On November 7, 1959, an era rich in local tradition was already drawing to a close when the freighter Arthur B. Homer was launched from the Great Lakes Engineering Works. It turned out to be the final splash for Downriver’s last remaining shipyard, best known by its acronym, GLEW.
“Two years later, GLEW was dissolved and sold,” says Keith M. Steffke. “That was it.” At one time Detroit and Downriver shipbuilders were responsible for half the tonnage on the Great Lakes, including such famous vessels as the Edmund Fitzgerald and the Bob-lo steamer Columbia. But they couldn’t compete with low-cost foreign firms.
After nearly 140 years of commercial shipbuilding along the Detroit River, the once-familiar sound of rattling riveting guns in River Rouge, Ecorse, and Wyandotte was stilled forever.
Steffke, whose Prussian ancestors came to the Wyandotte area (then known as Ford City) before 1870, has several generations of Great Lakes maritime lore in his blood. He also has it stuffed into nearly every available space of the 1920s Lincoln Park bungalow he shares with his wife and two college-age children. Boiler gauges, engineer plates, and life preservers hang on the walls. Boxes of blueprints, charts, records, and photographs overflow his second-floor study. More books are stacked on the steps of a narrow stairwell leading up to it. The handrail has been fashioned out of an oar from the passenger steamer Tashmoo.
“You see these?” he says, pointing out several cracks in the living room ceiling. “That’s from the weight of all the stuff I have upstairs.”
If the groaning floorboards overhead were to give way and bury Steffke in a pile of bookcases, filing cabinets, storage boxes, and vintage nautical equipment, the bow-tied eccentric could report to The Great Lighthouse Keeper in the Sky that he had done more than just about anybody to carry on Downriver’s once-thriving shipbuilding industry, albeit on a teensy scale. Not only is Steffke one of the country’s leading maritime experts, he’s also a master model-maker who can accurately recreate a 3-D miniaturized replica of just about any vessel that ever plied the Detroit River.
A fascination with the history of shipbuilding on the Detroit River led Keith M. Steffke to amass a comprehensive collection of documents, photographs, and other maritime-related artifacts.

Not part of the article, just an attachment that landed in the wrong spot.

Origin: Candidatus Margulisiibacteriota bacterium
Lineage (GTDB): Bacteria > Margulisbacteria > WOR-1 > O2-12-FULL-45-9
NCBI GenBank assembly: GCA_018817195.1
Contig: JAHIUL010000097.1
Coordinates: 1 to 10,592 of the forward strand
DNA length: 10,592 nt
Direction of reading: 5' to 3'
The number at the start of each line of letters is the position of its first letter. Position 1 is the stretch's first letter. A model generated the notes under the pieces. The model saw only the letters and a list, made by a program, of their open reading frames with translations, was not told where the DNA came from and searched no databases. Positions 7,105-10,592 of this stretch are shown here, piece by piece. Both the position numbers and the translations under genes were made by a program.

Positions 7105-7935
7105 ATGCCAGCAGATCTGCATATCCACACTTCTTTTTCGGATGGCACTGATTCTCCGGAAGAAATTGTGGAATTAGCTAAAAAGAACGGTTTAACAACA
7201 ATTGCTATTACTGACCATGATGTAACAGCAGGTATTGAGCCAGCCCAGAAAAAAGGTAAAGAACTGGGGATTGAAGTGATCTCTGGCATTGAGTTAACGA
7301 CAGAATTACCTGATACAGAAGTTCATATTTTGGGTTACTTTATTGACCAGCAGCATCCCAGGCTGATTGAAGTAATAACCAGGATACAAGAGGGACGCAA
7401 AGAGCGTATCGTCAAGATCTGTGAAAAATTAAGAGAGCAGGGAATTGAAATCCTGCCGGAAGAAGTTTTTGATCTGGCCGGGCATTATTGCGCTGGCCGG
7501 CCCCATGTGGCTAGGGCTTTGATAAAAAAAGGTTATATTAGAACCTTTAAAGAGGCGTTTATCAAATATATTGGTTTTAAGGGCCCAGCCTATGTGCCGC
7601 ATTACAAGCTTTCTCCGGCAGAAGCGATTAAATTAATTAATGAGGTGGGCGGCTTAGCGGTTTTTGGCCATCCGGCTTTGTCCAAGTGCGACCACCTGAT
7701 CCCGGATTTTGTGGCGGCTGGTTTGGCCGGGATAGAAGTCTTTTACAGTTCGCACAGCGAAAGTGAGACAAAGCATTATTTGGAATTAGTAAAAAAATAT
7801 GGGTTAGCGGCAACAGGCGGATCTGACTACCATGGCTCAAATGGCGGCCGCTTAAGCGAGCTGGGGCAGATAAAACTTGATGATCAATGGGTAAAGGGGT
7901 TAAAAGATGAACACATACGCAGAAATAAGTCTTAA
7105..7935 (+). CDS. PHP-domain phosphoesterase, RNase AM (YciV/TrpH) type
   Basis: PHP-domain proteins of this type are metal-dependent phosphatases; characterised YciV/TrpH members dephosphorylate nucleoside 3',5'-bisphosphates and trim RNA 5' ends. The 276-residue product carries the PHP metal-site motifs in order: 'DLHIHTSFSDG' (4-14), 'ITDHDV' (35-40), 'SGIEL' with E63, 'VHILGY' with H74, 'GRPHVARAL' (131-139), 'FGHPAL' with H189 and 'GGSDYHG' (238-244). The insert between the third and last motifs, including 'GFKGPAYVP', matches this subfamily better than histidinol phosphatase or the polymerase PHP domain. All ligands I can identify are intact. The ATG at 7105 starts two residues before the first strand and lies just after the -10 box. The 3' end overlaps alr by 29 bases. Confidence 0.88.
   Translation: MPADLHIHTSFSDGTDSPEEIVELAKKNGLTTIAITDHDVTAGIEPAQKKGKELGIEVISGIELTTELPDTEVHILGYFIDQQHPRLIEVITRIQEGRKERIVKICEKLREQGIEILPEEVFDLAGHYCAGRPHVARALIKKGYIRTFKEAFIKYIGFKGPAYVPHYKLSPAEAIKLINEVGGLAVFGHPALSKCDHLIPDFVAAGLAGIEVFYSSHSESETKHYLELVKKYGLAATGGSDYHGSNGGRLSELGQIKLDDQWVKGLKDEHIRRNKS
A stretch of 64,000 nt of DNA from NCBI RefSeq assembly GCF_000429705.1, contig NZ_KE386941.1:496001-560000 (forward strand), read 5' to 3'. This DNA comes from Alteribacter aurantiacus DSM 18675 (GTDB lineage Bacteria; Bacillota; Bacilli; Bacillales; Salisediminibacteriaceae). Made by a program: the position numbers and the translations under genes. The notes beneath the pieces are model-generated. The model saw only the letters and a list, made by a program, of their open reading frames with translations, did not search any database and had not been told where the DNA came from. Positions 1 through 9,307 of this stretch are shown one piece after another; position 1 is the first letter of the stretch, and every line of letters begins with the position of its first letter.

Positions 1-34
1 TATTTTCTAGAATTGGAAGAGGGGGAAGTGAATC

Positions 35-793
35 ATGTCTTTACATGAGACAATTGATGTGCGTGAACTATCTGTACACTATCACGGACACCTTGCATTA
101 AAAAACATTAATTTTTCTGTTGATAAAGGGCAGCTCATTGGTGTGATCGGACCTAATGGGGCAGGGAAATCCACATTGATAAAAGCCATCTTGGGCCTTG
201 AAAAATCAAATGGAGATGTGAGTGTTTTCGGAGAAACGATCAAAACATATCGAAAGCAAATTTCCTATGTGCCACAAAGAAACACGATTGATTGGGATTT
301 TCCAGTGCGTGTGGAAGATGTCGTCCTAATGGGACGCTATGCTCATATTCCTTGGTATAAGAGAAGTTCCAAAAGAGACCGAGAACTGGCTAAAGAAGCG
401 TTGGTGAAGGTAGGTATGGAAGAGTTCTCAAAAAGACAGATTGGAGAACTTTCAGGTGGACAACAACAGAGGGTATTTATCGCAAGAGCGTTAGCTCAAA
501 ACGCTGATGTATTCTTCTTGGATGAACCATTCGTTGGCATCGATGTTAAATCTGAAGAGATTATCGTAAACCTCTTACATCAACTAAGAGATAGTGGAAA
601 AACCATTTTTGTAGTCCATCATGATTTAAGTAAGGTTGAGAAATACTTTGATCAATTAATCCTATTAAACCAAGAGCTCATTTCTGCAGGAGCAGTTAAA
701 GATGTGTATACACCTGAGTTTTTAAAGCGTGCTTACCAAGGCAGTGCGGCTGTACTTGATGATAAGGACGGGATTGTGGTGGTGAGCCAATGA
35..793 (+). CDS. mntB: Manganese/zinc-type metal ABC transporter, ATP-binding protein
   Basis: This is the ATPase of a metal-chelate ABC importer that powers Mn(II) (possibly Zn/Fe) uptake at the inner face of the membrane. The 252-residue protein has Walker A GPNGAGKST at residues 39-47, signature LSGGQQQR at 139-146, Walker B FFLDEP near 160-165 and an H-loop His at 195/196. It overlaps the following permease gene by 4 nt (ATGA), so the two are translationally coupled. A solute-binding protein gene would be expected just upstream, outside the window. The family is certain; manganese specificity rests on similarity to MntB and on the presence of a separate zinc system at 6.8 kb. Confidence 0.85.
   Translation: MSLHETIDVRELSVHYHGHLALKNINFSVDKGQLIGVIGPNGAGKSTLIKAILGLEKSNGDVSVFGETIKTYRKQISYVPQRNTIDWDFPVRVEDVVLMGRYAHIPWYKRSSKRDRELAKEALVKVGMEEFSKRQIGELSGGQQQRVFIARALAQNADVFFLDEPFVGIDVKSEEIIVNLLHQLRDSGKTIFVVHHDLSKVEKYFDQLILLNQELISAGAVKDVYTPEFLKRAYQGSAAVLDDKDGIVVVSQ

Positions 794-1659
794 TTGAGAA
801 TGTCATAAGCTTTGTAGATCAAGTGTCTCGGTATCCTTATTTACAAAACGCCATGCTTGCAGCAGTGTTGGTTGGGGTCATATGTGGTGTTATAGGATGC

“I thrive on the obscure,” he says. “I won’t do any World War II ships. I’ll tell someone who asks, ‘You can get a kit at the store. Why do you need me?’ I do the ships that were historically important, the ones that represent the technological transition from wood to iron and then steel.”
Steffke, 50, has branded himself “The Old Shipbuilder.” His models typically command between $1,500 and $6,500 each, the price tag determined upfront by the number of hours he figures he’ll need to research and build it. Each is pieced together with meticulous attention to detail.
His crowded basement workshop has a score of vessels in various stages of completion, including a work-in-progress, the Pretoria. The 338-foot schooner-barge was one of the largest wooden ships ever built when it was launched in what was then called West Bay City in 1900. He’s reproducing the ship in 1/8-inch scale, meaning its 22-foot lifeboat will measure a mere 2 3/4 inches. There are 147 pieces in the Lilliputian lifeboat. “That alone probably took me over a week,” he says.
Steffke is eager to share maritime minutiae. “I have the employee records of the Detroit Dry Dock Company,” he says. “Henry Ford worked for them. I can tell you the dates he worked and how much he was paid.” He fires off figures and anecdotes, names and dates, fueled by his admittedly abnormal intake of black coffee and Coke Zero. “If you’re an insomniac, a caffeine addict, and a type-AA personality, you can really get things done,” he says.
What he has done is remarkable. Over the course of three decades, starting with a shirt box of photographs he got from his grandfather, he has amassed a private collection that rivals the holdings of many institutions. In addition to boxes of blueprints, personal diaries, logbooks, seasonal timetables, advertising brochures, and other ephemera, he has more than 60,000 photographs, including a rare 1843 daguerreotype of the USS Michigan, the Navy’s first iron-hull warship, which has never been published.
He has about 3,000 reference books and journals, including a complete set of the Annual Report of the Lake Carriers’ Association, published between 1902 and 1999. He has some 2,000 subject files ranging from such utterly forgotten firms as the Davis Boat & Oar Works to such famous figures as Frank E. Kirby, whom he regards as the greatest naval architect.
Although Steffke is mostly interested in documents, he has acquired such prize items as the ship’s bell from the 1890 lighthouse tender Marigold and a silver tea set presented to the captain of the Columbia in 1902. He has rummaged through attics, basements, and dumpsters, snooped around yard sales, and sniped on eBay. He’s paid as much as $5,000 for a document.
“I’m most interested in ship builders and shipyards, but I collect anything related to the river and the Great Lakes,” he says. “People, animals, fisheries, shipwrecks, steamship companies, the lifesaving service.” He puts the material to use when researching his models, especially those early 19th-century ships for which little information may exist.